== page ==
England’s lifeblood during the Napoleonic Wars was naval stores to keep its fleet at sea. The primary source of those stores was Scandinavia and Russia and the convoys carrying them traveled via the Baltic and North Sea. As we’ve already seen, this area was so vital that England was willing to expand its war with Napoleon to encompass heretofore neutral powers in order to keep this supply line secure.
The route was treacherous. The relatively shallow depth created significant wave action. The North Sea also caught incoming waves from the Atlantic which then collided with other wave action originating in the English Channel. The Baltic, in particular, was narrow. The weather often prevented accurate latitude calculations and longitude calculation, in the era before the chronometer, was decidedly problematic. A gale, from any point of the compass, immediately placed a ship in danger of being driven onto a lee shore.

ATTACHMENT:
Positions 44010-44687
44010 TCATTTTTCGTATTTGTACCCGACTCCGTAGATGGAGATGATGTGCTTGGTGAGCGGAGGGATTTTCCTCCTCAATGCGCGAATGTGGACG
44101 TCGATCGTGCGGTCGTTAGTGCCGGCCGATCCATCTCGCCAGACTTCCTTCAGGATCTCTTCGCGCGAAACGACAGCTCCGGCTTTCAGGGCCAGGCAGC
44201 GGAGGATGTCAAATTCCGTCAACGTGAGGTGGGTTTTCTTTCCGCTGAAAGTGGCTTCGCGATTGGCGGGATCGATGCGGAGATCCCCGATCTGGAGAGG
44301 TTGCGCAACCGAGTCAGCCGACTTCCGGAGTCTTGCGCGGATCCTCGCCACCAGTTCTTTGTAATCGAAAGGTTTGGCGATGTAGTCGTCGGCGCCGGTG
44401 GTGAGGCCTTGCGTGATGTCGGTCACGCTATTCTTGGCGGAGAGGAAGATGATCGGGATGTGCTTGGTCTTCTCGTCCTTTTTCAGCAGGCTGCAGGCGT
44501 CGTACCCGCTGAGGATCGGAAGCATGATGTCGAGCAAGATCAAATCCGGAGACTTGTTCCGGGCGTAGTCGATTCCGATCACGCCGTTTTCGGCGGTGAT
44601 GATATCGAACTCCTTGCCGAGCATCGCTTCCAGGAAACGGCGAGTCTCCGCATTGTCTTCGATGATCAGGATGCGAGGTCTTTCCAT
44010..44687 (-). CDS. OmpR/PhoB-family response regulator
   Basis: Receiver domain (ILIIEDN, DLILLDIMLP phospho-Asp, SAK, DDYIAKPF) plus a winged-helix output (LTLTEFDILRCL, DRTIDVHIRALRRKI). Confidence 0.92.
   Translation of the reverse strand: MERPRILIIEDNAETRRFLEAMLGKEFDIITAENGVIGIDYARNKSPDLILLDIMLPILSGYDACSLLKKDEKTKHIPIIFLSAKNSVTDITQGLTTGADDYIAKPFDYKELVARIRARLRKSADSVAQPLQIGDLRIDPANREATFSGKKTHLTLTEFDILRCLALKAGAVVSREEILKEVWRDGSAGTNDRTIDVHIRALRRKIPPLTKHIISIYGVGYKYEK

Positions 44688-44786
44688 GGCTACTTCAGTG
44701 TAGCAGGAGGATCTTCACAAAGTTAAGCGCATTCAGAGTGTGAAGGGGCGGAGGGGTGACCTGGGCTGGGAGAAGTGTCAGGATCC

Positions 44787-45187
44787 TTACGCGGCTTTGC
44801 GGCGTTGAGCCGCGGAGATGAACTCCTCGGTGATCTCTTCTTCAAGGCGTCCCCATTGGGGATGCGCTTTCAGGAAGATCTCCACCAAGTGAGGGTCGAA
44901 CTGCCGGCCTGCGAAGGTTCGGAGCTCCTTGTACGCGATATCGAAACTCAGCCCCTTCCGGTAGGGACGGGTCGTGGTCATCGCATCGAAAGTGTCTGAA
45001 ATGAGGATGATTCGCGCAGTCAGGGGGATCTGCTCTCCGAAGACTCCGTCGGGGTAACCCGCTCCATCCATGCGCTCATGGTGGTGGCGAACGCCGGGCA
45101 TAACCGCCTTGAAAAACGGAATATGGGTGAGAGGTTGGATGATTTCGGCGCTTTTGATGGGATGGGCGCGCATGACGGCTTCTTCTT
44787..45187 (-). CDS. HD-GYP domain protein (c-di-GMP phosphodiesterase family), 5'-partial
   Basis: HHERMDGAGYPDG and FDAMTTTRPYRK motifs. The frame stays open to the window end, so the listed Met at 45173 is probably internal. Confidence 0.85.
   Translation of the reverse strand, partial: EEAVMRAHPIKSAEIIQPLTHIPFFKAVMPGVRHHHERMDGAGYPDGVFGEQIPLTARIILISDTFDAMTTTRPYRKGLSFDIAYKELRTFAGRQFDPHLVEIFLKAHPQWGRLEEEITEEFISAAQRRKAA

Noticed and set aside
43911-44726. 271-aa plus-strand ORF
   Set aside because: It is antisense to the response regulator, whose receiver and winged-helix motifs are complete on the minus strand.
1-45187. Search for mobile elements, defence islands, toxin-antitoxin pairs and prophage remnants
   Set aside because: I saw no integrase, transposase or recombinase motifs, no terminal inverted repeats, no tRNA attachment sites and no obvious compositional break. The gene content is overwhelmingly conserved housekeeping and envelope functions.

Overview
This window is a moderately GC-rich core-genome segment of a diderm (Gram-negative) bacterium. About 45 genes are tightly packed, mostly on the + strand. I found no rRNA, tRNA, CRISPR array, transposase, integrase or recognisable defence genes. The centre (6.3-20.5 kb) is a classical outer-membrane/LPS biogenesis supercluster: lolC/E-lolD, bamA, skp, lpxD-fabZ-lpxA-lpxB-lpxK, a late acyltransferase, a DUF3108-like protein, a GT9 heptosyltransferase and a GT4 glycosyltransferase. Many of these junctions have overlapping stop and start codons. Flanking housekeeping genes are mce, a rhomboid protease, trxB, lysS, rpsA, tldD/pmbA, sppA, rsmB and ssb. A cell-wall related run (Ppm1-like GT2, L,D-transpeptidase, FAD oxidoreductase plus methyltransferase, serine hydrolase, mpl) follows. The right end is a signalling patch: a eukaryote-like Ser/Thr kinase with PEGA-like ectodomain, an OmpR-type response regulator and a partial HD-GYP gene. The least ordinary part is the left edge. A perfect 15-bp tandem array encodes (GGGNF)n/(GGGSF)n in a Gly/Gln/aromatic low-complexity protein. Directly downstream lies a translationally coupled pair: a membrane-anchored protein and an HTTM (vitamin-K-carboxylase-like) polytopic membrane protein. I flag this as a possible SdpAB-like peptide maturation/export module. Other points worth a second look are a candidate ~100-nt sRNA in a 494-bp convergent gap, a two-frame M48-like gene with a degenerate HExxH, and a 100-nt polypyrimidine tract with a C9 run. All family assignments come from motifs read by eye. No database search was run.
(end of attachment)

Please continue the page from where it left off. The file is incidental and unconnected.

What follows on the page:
This was never more clearly demonstrated than on Christmas Eve, 1811.